The opening story, “Hills Like White Rabbits” by William Kent Krueger, sets the tone for the collection. A bitter writer and his young wife are vacationing near Camp Du Nord, and the writer becomes convinced that his wife and her lover are planning to kill him. As with so many of the stories in Resort to Murder, the old Finnish tradition of the sauna plays an important role. So does the twist ending.
My two favorites in the collection both feature elderly sleuths. Joel Arnold’s “Leave No Wake” features a Gay septuagenarian and his eighty-something year-old partner. The couple own a small resort with cabins, fishing boats, and a bait-shop. A young woman checks in. She’s a stripper from a nearby nudie-bar who had visited the resort with her family when she was a child. When she disappears, and later turns up dead, the two old men heroically solve the crime. The solution is satisfying, but it’s the characterization and tender writing that make the story memorable.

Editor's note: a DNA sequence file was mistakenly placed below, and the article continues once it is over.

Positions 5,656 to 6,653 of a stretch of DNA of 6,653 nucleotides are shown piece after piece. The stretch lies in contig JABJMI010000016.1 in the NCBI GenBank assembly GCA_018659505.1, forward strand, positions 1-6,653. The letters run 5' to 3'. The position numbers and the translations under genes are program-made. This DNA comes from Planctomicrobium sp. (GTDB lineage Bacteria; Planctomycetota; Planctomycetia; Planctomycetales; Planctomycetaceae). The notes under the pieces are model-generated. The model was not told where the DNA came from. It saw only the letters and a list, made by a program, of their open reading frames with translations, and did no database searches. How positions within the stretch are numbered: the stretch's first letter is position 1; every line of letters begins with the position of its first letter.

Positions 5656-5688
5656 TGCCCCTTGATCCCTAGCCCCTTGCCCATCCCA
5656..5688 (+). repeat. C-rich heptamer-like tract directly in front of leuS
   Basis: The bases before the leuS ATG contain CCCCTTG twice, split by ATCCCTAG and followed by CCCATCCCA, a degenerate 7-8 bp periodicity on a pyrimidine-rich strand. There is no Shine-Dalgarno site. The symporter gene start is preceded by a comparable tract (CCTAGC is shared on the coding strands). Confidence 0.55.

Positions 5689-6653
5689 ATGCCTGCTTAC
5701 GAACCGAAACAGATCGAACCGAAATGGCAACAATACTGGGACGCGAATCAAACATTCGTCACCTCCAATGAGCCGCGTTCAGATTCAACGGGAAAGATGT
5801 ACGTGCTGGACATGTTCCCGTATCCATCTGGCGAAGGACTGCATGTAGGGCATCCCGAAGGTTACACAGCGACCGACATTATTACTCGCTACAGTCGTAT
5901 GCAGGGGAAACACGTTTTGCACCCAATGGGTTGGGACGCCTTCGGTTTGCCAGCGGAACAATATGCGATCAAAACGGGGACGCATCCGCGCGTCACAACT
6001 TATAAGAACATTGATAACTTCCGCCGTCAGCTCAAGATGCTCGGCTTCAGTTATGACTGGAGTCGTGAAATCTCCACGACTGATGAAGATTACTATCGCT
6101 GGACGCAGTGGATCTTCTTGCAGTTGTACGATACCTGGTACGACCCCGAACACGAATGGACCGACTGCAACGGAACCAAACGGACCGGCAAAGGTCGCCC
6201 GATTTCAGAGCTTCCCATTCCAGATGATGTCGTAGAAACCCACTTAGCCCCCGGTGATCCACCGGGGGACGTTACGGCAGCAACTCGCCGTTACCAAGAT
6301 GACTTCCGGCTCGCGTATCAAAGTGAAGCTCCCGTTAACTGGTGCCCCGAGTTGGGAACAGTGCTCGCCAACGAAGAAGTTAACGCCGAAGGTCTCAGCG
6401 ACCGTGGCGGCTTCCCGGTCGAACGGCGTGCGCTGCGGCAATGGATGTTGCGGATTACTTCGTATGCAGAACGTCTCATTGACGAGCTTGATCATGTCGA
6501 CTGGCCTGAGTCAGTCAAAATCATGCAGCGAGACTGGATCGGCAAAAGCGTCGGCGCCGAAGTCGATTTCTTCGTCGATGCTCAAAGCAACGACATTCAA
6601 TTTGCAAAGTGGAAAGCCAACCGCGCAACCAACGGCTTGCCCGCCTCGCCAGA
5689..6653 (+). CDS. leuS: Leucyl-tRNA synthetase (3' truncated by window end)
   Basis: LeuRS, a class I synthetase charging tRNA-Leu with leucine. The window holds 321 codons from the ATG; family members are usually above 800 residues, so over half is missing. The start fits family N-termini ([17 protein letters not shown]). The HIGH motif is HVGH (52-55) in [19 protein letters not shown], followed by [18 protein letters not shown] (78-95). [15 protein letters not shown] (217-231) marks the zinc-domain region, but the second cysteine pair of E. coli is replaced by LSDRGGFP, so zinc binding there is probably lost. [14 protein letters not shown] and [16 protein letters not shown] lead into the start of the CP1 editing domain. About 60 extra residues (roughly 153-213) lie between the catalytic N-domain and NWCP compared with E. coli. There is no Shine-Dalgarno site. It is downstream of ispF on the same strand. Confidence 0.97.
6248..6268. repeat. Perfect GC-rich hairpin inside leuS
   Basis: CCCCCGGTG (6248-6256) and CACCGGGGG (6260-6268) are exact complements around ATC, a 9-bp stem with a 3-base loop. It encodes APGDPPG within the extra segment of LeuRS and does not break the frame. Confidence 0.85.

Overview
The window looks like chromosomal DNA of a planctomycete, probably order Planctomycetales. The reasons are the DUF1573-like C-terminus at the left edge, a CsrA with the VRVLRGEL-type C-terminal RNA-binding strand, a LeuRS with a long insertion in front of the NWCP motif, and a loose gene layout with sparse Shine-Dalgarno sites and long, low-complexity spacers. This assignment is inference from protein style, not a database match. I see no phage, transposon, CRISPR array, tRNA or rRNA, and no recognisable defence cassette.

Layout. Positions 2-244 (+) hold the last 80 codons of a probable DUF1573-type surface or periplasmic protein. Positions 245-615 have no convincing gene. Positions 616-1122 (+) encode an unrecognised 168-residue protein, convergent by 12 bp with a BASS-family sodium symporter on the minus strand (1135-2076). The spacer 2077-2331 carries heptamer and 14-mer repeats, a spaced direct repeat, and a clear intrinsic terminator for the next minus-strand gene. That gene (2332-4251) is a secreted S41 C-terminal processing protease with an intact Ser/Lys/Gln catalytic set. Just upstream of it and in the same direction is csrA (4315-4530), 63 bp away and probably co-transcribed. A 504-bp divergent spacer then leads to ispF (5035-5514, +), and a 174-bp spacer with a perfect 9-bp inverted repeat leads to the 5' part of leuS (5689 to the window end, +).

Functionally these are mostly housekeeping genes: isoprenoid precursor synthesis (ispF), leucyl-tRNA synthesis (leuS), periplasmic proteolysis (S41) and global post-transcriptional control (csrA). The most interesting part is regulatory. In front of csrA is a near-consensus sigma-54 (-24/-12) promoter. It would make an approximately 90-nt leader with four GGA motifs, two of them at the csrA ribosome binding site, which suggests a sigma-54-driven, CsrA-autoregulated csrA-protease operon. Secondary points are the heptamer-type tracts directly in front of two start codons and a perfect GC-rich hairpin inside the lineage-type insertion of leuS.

Jess Lourey’s “The Locked Fish-Cleaning House Mystery,” my other favorite, features a Mrs. Berns who escapes her nursing home and crashes a wedding party. In the process she solves a murder and smokes a reefer with the DJ. The story is funny, clever, and captures Minnesota culture as well as any Garrison Keillor monologue.
One Night Stands and Lost Weekends by Lawrence Block